Energy Security. Three residents proposed that UOG could reduce Scotland’s dependency on overseas gas and that this was a potential benefit. In discussion, however, it was felt that given the short-term nature of the UOG opportunity, the industry would not manage the resources sustainably, responsibly, or in the national interest, but would sell their ‘commodity’ to the highest bidder and channel their profits offshore. The view was expressed that short-term speculation could cause a 15 year boom-and-bust cycle, at the end of which Scotland would be left without a gas resource which could be important in the future, in a more insecure state regarding energy and the economy, and bearing the burden of UOG’s negative impacts. In conclusion, it was generally agreed that neither the extracted UOG nor the profit would be likely to stay in Scotland, and therefore energy security was a weak argument from a free market perspective.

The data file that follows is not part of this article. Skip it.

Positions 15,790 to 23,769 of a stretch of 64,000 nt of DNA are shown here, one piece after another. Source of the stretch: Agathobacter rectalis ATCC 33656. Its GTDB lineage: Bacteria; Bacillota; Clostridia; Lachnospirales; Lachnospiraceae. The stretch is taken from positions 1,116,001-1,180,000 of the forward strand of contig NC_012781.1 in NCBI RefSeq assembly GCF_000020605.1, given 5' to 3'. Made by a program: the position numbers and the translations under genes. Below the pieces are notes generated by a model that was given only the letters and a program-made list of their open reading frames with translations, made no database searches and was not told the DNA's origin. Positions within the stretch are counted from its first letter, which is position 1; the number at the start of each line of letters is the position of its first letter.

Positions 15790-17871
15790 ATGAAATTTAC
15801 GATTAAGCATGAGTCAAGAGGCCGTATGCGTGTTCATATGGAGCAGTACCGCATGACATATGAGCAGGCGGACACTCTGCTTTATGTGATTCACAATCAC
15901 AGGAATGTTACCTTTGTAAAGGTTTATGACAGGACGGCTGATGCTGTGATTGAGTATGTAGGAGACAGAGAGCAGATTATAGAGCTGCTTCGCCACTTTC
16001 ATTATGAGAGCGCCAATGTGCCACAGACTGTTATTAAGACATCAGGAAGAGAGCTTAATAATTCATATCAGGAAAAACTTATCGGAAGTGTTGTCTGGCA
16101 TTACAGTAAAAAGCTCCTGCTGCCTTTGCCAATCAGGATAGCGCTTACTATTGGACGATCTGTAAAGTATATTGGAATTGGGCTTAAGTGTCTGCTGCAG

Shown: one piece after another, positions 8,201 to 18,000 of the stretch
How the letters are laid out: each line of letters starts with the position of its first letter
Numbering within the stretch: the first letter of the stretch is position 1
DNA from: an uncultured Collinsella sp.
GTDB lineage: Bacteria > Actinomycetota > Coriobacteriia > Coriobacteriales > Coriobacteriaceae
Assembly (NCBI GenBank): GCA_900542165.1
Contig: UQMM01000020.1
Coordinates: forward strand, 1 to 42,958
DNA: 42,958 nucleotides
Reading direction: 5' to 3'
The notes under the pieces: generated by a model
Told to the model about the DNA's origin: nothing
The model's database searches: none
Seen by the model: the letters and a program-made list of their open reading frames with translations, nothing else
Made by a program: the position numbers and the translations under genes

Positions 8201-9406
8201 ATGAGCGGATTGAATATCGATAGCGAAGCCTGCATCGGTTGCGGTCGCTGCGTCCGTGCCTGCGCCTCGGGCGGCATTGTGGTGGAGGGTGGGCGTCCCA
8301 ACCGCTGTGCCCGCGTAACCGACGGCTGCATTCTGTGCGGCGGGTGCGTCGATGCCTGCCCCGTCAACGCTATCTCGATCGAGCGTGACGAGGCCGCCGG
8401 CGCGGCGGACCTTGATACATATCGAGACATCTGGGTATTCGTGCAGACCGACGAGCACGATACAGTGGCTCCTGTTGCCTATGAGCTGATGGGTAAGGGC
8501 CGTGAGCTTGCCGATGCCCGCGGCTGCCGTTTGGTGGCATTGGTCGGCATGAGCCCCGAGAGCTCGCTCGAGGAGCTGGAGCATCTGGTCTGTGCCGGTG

Economic Benefits to drive Transition. Although the potential benefit of UOG as a transitional fuel wasn’t proposed initially, this did emerge as a topic during discussion. It was suggested UOG could provide home feedstock for materials used in the renewables industry (e.g. to make wind turbine blades). Particularly, it was put forward that UOG might be used to drive transition by way of a hypothecated and ‘transparent’ tax which channelled investment directly into renewables research and development. However, doubts were raised on three counts. First, was that there would be no significant taxable profits due to the industry’s offshore accounting strategies. Second, was that any Government income from UOG would be offset by their subsidising the industry directly (e.g. their investment in infrastructure at Grangemouth), or indirectly through the public cost of road repairs, water supply, regulation, or health and environmental services. Third, was that there would be hidden economic disbenefits to sustainable development associated with the industrialisation of the countryside, such as impacts on farming and tourism. It was agreed, therefore, that while UOG was an easy option, it was better for Scotland to leave it in the ground, and maintain its world-leading commitment to renewables and climate action. It was noted that investment in renewable technologies had doubled and the cost halved in recent years, and that Scotland was blessed with rich sustainable energy resources such as wind, waves and rain. It was agreed that UOG was a valuable resource for which there may be greater national need in the future, by which time the risks would be better understood than they are now, and extraction safer. Moreover, residents felt strongly that saying no to UOG as a ‘prop’ would not only send a powerful message to the world, but also force Scotland to focus investment and innovation purely on developing a sustainable economy, wherein UOG may never be needed. Ultimately, it was generally concluded that the argument for UOG as a transition fuel was weak and flawed, and that the industry would be a dangerous distraction which would waste national resources for short-term and minimal reward.